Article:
Sir Issac Newton’s first law of motion succinctly says that an object in motion remains in motion unless acted upon by an external force. Since the public announcement of her divorce from rapper Nas, Pop-Soul provocateur Kelis has too been an object in motion. However, her activity has involved spiraling up and down in a strange, charmed and sometimes highly unfortunate life defined by a plethora of circumstances. However, with the release of sixth studio album Food, the object in motion is now an object at rest, and the result—while not anything near what we’ve come to expect—is ultimately what it feels as though Kelis herself needed to refocus herself as an artist, mother and woman.
Jangly, soul-stirrer “Jerk Ribs” kicks off the album and is being promoted as the lead single. Stripped of the EDM histrionics of progressive 2010 release Flesh Tone and the futuristic boom-bap of the Neptunes (“Caught Out There” and “Milkshake,” from 1998’s Kaleidoscope and 2003’s Tasty) or Bangladesh’s southern crunk (“Bossy” from 2006’s Kelis Was Here) that have buoyed some of her best-regarded career moments, Kelis’ vocal performance is comforting and enjoyable. Allowing her voice to settle into non-electrified grooves is what disarms about this album at first listen. Yes, Kelis is always a groundbreaker, but it’s always been as much for the beats that she chooses as for her choice in fashion or statement. This time, the ground isn’t so much broken as it’s settled into, a seed being nestled in fresh soil and attended to with care.
Food is executive produced by Dave Sitek from OG hipster Rock icons TV on the Radio. Thirteen years into a career as a band where they have run the gamut from Post-Punk to Soul and worked with everyone from David Bowie to the Antibalas Afrobeat Orchestra, understanding Kelis’ desire to make a straight up Soul album was certainly up his alley. Whether the choice to name six of the album’s 13 tracks after comfort food and drink (aside from “Jerk Ribs,” there’s “Cobbler,” “Biscuits and Gravy” and “Hooch”) or meals (specifically “Friday Fish Fry” and “Breakfast”) was up to him, the ameliorative effect of Sitek’s veteran hand at the wheel has its fingerprints all over the album in the best way possible.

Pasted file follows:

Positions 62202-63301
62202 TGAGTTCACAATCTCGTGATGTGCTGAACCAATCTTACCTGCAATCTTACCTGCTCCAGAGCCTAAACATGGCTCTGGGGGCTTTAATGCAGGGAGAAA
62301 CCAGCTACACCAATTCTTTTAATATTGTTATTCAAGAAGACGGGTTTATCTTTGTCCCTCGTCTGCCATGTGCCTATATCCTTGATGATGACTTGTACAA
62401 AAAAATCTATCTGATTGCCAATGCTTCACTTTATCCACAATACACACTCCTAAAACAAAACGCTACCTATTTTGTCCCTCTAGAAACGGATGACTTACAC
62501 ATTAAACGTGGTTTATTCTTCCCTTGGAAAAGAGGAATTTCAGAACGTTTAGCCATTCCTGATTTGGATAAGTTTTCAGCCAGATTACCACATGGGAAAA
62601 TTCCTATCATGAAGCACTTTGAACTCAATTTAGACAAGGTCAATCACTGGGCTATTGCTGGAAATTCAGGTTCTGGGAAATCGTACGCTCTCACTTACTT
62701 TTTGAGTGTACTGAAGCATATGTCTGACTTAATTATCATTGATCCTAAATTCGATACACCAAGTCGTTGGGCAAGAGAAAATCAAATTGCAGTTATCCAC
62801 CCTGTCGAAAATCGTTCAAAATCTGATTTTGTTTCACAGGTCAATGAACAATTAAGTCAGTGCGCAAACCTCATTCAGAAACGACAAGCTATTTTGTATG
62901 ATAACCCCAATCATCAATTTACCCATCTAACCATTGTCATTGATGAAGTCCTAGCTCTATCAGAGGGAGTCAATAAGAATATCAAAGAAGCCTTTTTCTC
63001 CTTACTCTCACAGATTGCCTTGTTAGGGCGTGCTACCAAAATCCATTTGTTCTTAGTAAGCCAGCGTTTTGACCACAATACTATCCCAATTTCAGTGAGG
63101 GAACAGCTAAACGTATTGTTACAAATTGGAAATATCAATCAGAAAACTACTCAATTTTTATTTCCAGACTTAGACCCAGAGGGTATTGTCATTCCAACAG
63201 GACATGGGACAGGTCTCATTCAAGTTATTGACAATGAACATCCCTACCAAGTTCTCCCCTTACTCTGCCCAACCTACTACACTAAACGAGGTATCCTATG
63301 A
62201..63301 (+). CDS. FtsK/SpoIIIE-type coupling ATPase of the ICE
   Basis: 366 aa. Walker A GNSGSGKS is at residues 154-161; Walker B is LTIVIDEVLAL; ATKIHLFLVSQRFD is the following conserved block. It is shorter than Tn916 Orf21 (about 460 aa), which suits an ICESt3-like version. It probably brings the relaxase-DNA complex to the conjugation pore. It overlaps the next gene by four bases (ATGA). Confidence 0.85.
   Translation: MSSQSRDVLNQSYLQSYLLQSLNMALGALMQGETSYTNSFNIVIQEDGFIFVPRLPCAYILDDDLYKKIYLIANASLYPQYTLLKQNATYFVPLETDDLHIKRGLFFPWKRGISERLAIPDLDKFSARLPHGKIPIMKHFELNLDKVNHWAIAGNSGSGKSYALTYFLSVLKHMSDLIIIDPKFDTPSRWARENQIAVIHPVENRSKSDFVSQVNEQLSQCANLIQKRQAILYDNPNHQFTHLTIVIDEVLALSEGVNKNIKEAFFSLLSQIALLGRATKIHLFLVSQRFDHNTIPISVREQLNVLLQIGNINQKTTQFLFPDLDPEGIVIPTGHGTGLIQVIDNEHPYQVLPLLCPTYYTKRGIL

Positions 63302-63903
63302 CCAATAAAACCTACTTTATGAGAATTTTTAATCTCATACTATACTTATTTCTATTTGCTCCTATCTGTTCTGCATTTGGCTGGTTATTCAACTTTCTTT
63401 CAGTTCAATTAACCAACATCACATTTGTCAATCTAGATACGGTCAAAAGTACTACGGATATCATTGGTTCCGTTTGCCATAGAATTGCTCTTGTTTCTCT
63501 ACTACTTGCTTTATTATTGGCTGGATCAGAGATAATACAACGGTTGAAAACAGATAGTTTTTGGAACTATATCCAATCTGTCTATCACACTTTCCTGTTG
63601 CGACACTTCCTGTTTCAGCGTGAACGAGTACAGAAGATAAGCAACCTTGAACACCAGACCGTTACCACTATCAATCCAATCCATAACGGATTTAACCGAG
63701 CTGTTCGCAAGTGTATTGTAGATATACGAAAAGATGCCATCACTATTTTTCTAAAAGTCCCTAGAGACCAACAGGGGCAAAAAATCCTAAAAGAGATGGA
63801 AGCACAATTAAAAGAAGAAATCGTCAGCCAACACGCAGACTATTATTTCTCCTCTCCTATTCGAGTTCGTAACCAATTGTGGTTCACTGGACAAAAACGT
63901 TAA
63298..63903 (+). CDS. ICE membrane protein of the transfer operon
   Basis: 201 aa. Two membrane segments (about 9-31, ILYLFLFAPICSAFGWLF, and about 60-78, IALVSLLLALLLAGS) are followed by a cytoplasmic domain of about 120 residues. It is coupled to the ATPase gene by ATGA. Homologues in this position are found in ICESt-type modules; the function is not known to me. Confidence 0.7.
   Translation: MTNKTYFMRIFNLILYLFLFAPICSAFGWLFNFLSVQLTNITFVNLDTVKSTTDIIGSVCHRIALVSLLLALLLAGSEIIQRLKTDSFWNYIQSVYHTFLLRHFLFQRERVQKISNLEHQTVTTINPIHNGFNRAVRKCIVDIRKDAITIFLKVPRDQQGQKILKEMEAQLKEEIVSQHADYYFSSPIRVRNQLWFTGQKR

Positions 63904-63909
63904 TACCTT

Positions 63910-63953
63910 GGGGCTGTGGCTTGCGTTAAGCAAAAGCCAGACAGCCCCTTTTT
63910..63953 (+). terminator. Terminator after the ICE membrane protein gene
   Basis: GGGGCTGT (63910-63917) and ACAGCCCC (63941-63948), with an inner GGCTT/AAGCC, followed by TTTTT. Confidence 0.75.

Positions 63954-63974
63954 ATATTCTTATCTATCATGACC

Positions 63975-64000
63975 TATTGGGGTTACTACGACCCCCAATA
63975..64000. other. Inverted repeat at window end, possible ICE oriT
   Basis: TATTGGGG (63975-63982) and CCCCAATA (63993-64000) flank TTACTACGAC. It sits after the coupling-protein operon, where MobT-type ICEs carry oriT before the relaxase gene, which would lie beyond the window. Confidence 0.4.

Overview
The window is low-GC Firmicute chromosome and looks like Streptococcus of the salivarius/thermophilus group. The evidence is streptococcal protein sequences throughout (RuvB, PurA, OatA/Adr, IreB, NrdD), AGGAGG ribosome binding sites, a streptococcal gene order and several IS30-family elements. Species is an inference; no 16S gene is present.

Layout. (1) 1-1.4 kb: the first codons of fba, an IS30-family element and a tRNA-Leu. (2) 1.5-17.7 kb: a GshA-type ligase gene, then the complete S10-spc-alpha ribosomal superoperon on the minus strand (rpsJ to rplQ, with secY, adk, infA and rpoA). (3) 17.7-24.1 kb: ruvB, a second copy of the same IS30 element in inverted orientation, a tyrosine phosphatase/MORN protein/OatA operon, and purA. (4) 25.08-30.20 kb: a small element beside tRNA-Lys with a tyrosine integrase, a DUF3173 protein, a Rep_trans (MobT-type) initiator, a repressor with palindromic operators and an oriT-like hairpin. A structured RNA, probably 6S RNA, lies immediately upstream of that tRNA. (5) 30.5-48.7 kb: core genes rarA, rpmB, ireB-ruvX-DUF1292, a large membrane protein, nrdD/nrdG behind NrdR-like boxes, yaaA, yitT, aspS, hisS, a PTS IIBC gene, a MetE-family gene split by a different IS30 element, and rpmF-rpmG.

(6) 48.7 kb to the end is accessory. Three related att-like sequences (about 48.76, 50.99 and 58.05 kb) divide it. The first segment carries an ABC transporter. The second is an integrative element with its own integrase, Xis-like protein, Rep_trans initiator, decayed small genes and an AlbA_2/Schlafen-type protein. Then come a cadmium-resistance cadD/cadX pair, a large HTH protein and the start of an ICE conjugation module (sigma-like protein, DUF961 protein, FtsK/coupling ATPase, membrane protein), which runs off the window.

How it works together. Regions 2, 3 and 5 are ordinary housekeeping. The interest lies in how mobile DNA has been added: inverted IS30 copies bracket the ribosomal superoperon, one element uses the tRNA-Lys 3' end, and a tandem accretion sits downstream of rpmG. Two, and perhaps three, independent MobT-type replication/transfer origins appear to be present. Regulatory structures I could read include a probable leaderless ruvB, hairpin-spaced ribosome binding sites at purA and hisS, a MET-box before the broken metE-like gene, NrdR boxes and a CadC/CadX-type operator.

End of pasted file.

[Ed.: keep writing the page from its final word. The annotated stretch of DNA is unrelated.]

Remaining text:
“Change” opens with the stentorian feel of a horn blast similar to the arrival of a bullfighter into the arena. Dodging the bullish horns of a love once had (“Should I forgive him / Oh no, don’t let it grow like poison”) re-appearing in her life, the song’s measured, yet undulating bassline represents a rare moment when this album gets anything more than emotive and reflective. The Rap fan in all of us would listen to that line (and so many more here) and take them as meaningless 10% disses at Nasir Jones. However, there’s a woman finally regaining control of her creative voice and personal humanity recording this album, and that’s quite the feat. That process requiring the release of some lovelorn inhibitions certainly must be expected and respected, too.
The album has two highlights that bear significant mention. The voice of Kelis’ son Knight Jones appears on ”Breakfast,” an ode from the vocalist to what appears to be “[someone] who taught her how to love.” Four years ago, Flesh Tone’s “Acapella” spoke to how alone she was in life before her son was born, and now, four years later, “when she swears she’s all alone, [her new love] is the one who carries [her].” That evolution of her life is wonderful and damned near tear-jerking. The change in mood from David Guetta’s hard electro to Sitek’s understated two-stepping percussive backing beat making the meaning hit with much greater emotional impact.
Near the end of the album, Kelis’ cover of well-respected British singer-songwriter Labi Siffre’s 2006 released song “Bless the Telephone” finds its greatest strength in owing more to Simon and Garfunkel than Hugo and Williams (aka Chad Hugo and Pharrell Williams, the Neptunes). When an object in motion has been in as much motion as Kelis has been in the past four years, finding rest in soulful vibes and plaintive melodies, an album that invites rest for the artist as much as it does the listener is a welcomed, intriguing and appreciated listen.